Costa Rica's ‘Water Positive Beer’ Is Now on Tap in the U.S.
It's the first beer certified as contributing more clean water to the environment than it uses.
Making beer takes a lot of water. Though numbers vary based on a lot of factors, one estimate is that it can take around 160 pints of water to make one pint of beer, accounting for everything from growing the ingredients to washing down the brewing equipment. Major brewers like MillerCoors have made major commitments to cutting their water usage in recent years. But now, the Costa Rican brand Imperial is selling beer in the U.S. by touting that it’s the world’s first “positive water” beer.
You may already be familiar with Imperial. It’s Costa Rica’s best selling beer brand and is often seen as “the beer of Costa Rica.” But now, the brand has another claim to fame: Back in March, Imperial was certified as the first beer in the world to be “water positive,” meaning the brewer contributes more water to the environment than it uses. Seeing as beer is about 90 percent water to begin with, reaching “water positive” status isn’t easy. The first step was using less water in the production process. “What they did is they looked at all their brewing processes, all the processes of their suppliers and they reduced their water usage by 44 percent,” brand ambassador Victor Rutstein said, according to CBS Denver. “They did this while increasing the volume of their beer by 70 percent.” However, the biggest step towards hitting the water positive goal was getting involved in a number of large community water projects focusing on recycling and conservation. Imperial gave money to local landowners to improve local water sheds and also worked to get fresh water to areas in need.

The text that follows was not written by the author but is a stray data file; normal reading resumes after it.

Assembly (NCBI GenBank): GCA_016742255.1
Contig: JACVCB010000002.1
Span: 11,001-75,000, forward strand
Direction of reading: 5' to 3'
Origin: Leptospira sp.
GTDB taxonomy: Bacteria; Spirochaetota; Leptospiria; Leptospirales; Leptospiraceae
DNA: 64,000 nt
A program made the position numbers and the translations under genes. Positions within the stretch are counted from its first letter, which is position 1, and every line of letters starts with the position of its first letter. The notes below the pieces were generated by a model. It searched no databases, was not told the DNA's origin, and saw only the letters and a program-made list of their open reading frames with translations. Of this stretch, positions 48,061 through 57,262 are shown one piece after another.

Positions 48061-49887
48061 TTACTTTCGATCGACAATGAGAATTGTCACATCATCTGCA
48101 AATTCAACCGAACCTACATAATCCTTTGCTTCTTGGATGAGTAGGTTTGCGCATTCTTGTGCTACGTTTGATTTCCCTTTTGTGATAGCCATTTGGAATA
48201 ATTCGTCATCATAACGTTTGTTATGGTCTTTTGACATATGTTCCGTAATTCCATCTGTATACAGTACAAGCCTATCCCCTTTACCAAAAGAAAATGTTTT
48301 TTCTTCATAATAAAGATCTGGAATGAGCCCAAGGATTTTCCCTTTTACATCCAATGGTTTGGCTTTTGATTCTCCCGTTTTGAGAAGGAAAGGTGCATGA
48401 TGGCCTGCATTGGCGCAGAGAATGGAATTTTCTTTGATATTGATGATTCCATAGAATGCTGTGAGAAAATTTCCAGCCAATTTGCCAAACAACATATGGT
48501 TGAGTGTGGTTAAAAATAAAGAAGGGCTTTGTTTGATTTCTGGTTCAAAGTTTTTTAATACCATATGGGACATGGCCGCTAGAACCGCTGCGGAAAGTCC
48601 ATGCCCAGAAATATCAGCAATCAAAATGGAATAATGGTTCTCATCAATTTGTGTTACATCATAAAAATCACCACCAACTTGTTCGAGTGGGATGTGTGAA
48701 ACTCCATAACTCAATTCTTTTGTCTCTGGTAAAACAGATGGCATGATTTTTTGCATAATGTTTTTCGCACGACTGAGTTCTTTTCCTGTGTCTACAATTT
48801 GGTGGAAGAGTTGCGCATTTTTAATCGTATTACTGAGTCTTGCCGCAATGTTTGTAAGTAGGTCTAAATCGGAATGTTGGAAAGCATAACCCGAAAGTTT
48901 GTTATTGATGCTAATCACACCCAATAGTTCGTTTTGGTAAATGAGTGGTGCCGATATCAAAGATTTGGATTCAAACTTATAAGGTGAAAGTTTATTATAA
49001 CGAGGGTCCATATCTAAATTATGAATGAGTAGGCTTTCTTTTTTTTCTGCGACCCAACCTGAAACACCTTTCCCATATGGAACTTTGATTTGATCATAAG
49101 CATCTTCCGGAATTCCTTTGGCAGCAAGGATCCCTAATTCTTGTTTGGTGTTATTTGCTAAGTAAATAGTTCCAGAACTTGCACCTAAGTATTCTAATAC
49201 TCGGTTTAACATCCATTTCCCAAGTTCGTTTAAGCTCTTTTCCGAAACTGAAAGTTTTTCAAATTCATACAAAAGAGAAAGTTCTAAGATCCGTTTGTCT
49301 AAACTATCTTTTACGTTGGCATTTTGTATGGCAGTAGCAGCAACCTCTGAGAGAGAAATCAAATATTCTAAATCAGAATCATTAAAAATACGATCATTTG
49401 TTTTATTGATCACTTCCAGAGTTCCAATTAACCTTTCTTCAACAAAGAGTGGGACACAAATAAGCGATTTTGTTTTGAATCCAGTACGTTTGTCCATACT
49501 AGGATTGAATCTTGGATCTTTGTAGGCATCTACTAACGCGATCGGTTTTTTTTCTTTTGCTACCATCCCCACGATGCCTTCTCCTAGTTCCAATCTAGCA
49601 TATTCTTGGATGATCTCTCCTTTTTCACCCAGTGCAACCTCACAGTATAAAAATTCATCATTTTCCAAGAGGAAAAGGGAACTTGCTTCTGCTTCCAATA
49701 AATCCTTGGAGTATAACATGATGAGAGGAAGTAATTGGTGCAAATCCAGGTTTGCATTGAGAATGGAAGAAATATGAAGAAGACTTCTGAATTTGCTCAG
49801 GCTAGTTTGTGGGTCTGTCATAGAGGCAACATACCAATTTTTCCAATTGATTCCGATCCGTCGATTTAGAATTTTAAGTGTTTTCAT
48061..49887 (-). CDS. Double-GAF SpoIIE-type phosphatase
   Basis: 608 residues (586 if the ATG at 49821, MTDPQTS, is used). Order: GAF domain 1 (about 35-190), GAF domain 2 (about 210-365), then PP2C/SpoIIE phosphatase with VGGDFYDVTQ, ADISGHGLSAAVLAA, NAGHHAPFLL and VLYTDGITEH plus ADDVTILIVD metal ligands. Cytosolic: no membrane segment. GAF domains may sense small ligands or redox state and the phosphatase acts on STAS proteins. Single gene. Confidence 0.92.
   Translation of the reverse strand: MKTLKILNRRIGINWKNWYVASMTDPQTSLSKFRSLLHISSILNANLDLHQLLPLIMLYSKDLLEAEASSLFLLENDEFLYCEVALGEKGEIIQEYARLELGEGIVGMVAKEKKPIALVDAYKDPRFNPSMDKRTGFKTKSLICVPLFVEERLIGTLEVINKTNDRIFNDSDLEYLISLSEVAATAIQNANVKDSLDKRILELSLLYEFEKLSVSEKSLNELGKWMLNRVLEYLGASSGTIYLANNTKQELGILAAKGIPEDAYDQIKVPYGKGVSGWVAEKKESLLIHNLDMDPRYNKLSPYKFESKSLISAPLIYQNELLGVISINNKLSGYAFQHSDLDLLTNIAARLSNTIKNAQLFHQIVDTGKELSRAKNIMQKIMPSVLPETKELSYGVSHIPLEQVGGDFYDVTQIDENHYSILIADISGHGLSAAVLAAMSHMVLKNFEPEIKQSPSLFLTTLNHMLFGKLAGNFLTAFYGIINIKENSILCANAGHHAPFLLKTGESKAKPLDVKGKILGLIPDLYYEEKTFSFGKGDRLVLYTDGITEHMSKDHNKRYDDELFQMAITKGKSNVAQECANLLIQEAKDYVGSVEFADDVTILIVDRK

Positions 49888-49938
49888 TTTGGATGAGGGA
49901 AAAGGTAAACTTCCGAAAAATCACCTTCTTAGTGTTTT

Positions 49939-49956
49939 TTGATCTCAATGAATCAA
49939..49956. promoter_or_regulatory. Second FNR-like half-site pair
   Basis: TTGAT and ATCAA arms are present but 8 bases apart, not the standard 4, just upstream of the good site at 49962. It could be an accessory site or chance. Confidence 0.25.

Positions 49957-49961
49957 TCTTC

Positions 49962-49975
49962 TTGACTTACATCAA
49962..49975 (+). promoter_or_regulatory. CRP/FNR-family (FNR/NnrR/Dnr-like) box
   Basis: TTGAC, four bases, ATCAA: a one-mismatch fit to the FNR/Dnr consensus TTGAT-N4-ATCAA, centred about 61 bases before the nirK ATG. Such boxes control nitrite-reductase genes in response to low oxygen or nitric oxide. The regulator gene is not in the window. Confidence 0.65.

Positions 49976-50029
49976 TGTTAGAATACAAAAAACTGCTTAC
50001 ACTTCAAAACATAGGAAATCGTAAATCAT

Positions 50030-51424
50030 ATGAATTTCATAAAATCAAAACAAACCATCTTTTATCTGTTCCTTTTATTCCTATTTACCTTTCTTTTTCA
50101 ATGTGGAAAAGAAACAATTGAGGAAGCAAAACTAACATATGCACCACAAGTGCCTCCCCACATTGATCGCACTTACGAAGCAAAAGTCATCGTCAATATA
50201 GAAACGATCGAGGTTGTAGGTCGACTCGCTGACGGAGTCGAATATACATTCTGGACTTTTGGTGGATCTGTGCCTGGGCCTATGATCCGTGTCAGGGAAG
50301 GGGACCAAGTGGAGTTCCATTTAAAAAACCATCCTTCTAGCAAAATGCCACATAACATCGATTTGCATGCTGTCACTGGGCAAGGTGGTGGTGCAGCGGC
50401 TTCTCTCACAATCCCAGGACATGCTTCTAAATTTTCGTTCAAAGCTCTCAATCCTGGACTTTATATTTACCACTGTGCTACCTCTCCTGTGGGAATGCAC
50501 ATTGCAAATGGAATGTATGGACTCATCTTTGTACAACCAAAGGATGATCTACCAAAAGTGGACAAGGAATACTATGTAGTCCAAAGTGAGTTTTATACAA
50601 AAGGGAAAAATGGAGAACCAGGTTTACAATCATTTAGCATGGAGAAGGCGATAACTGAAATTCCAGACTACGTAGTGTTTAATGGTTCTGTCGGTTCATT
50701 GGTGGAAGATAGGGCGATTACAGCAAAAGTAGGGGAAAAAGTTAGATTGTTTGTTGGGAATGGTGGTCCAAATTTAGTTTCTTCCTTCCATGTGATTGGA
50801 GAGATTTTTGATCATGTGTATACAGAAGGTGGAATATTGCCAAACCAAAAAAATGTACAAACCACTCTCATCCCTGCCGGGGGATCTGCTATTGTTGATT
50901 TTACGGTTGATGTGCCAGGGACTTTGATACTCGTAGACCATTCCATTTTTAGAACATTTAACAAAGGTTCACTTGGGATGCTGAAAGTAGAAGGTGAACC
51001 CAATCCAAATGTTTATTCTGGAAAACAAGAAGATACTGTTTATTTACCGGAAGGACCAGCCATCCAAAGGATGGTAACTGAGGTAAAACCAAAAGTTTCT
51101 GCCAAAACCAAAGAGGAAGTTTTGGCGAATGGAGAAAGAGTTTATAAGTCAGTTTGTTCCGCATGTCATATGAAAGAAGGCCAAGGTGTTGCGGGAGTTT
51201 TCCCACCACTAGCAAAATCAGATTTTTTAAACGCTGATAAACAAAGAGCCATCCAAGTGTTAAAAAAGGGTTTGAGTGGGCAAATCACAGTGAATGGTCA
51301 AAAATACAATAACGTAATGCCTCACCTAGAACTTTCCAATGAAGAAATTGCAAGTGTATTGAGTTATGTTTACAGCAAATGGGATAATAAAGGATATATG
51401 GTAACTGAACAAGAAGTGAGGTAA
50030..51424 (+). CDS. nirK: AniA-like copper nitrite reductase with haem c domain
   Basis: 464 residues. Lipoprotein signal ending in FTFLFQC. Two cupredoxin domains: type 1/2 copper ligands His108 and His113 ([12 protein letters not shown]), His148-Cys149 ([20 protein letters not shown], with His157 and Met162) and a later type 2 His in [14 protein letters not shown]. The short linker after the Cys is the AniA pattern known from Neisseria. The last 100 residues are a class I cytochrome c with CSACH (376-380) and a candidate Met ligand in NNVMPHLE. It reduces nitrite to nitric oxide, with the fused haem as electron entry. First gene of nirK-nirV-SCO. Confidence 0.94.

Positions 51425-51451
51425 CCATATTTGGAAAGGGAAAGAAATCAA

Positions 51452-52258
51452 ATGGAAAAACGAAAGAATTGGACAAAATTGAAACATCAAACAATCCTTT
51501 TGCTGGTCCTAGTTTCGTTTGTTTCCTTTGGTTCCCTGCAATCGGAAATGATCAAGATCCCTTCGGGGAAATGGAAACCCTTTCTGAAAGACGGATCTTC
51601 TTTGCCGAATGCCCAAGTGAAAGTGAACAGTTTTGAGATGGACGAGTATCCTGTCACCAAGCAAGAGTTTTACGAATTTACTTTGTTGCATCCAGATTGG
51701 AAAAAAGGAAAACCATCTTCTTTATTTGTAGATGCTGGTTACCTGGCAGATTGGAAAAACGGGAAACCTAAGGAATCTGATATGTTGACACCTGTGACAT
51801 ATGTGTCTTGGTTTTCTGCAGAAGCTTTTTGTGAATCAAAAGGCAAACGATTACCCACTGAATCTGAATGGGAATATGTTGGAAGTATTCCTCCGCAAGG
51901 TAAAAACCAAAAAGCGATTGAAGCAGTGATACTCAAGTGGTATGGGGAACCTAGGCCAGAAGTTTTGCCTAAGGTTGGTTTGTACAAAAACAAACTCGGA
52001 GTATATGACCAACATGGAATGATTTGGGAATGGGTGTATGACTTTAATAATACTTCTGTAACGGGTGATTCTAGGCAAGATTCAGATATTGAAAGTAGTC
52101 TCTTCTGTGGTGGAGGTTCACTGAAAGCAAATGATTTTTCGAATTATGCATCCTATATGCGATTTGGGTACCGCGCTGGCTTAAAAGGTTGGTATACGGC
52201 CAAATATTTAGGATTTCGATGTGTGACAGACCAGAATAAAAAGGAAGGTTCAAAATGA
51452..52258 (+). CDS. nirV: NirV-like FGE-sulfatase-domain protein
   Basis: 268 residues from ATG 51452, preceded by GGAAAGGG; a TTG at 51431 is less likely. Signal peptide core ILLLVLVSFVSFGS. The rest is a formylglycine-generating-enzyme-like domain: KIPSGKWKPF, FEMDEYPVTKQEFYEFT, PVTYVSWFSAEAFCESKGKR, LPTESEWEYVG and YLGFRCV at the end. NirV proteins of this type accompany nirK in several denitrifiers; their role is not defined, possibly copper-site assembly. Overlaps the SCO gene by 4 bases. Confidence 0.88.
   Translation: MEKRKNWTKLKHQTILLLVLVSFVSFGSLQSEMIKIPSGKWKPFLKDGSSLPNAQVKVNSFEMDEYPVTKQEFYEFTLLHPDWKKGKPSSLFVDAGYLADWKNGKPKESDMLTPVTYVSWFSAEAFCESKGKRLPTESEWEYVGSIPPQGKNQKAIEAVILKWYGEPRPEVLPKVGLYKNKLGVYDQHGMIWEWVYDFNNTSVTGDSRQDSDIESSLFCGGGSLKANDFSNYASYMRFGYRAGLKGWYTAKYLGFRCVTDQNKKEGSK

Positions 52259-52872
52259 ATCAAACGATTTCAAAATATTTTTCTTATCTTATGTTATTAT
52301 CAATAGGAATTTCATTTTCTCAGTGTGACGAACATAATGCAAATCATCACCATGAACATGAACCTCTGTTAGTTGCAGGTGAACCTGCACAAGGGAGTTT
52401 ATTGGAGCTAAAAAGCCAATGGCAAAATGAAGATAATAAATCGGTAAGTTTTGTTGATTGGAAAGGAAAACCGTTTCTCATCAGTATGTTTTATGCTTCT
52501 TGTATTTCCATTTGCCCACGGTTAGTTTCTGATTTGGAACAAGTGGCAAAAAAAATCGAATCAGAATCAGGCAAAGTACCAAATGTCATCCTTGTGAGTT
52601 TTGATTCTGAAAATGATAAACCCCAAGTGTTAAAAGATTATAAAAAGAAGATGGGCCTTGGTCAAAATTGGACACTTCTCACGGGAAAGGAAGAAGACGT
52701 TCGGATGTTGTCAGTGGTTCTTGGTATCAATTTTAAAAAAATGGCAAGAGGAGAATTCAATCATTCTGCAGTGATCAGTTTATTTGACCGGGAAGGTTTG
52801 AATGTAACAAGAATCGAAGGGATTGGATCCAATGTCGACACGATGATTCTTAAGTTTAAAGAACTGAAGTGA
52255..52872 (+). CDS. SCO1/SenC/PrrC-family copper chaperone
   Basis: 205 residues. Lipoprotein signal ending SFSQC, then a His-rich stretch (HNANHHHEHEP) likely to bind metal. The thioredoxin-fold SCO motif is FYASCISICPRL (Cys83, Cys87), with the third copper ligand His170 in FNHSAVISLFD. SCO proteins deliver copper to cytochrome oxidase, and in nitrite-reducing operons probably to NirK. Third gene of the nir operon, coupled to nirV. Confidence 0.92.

Now, the brand is hoping to leverage that claim in the US by getting involved in water conservation efforts here. To support Imperial’s recent launch into the Denver market, the brand teamed up with the Colorado Water Trust. “We’ve invested to provide 62.8 million gallons of water to increase the flow of [Colorado’s] Yampa River,” Rutstein told CBS4. “That’s 50 percent of the water needed there this summer.”
Of course, though the beer might water positive, you have to wonder about the negative environmental impact of shipping a beer all the way from Costa Rica to one of the best beer destinations in the world. But hey, you can’t win every environmental battle, can you?